Sask. receives more than 3,700 submissions on labour legislation renewal

Consultation process was inadequate: Opposition

Saskatchewan received more than 3,700 submissions in response to a public consultation paper proposing a comprehensive review of the current provincial labour legislation, according to the Ministry of Labour Relations and Workplace Safety.

The province plans to amalgamate 15 of its labour laws, which include workplace safety legislation, into one comprehensive overarching labour code. It launched a 90-day consultation process in May to gauge reaction to the proposed changes.

"The consultation paper proposed a series of questions for consideration and stakeholders responded," said Labour Relations and Workplace Safety Minister Don Morgan. "The invaluable feedback received will be critical in determining the scope of our efforts to introduce an employment code that more accurately reflects the contemporary work environment while preserving an effective work-life balance.”

The labour legislation review is intended to restructure and reorganize the existing legislation, eliminate inconsistencies, clarify legislative applications and modernize legislation to reflect today's changing work environment, the government said.

"The consultation period provided the opportunity for the ministry to receive informed advice and counsel," said Morgan.

The consultation process has been inadequate, according to the Saskatchewan NDP. The official Opposition says it plans to launch a public consultation process of its own.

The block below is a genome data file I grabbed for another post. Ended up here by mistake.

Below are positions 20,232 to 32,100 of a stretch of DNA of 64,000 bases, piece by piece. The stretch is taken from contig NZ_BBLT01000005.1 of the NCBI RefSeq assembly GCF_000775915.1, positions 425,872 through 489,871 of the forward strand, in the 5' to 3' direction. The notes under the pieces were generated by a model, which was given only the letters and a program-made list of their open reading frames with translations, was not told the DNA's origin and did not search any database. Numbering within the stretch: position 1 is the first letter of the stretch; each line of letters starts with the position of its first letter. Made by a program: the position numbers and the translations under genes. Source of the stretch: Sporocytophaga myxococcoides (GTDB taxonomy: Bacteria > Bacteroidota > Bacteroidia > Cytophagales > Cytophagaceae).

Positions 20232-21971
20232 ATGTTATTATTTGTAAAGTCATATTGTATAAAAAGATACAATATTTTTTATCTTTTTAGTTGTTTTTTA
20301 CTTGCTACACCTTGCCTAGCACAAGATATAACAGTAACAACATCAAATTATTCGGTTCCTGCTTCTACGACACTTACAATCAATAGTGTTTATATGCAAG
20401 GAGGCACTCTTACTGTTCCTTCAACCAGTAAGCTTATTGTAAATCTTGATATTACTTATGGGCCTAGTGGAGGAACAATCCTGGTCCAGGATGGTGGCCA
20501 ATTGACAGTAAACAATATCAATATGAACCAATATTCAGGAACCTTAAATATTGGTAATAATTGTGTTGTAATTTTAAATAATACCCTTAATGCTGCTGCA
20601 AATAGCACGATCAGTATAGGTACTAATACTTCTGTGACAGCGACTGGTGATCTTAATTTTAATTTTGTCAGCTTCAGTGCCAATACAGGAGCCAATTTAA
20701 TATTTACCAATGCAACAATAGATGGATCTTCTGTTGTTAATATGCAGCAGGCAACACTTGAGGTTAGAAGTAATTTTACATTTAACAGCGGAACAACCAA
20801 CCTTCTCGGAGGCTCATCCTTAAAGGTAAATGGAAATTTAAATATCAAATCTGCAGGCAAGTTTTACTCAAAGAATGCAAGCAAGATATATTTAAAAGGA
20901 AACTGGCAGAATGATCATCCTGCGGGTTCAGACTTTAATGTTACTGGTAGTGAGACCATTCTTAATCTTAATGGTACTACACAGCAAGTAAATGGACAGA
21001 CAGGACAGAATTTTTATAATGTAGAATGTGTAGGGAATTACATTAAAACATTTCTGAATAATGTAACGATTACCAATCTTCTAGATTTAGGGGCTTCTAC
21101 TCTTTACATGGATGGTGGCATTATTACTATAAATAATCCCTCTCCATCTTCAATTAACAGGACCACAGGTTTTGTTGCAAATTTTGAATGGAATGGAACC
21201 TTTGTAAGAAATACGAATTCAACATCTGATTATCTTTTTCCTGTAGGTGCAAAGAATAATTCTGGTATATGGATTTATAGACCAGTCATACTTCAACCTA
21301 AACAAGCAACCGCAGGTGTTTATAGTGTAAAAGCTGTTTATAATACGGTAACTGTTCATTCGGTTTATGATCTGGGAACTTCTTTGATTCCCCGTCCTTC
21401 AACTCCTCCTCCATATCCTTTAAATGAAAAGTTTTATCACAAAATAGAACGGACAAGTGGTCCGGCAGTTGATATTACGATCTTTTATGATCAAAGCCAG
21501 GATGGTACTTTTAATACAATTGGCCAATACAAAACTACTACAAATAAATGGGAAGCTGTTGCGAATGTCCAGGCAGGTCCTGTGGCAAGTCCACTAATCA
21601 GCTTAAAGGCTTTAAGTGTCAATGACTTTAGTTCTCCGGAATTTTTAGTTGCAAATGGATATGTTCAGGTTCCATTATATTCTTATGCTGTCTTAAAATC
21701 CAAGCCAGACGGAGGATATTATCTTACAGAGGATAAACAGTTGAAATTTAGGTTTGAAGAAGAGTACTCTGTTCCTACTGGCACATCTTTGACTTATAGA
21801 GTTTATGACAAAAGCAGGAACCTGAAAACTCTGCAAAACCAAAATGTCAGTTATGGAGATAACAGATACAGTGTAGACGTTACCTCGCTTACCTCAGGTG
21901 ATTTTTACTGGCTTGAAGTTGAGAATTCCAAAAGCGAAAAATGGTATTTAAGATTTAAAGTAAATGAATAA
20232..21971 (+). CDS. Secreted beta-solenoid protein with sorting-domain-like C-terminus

"The process is flawed and it's incomplete," said NDP Labour Critic David Forbes. "For this kind of overhaul of 15 pieces of legislation, the government needed to do much more. It needs to be open and transparent and clearly they didn't do that."

“We have to get labour laws right in order to have a modern and productive economy,” Forbes said. “The success of every employer; the rights, safety and paycheque of every worker and Saskatchewan’s economic stability depend on fair labour laws.”

The NDP will hold nine open consultations, after which Forbes will provide a report of the party’s findings to the Saskatchewan Party government.

The review was prompted by a provincial judge order to make changes to essential services legislation. The submissions will be reviewed and input from the Minister's Advisory Committee will be considered before drafting legislation.

New legislation is expected to be introduced in the fall.

A summary document identifying key themes from the review will be posted online once the analysis is complete, the government said.

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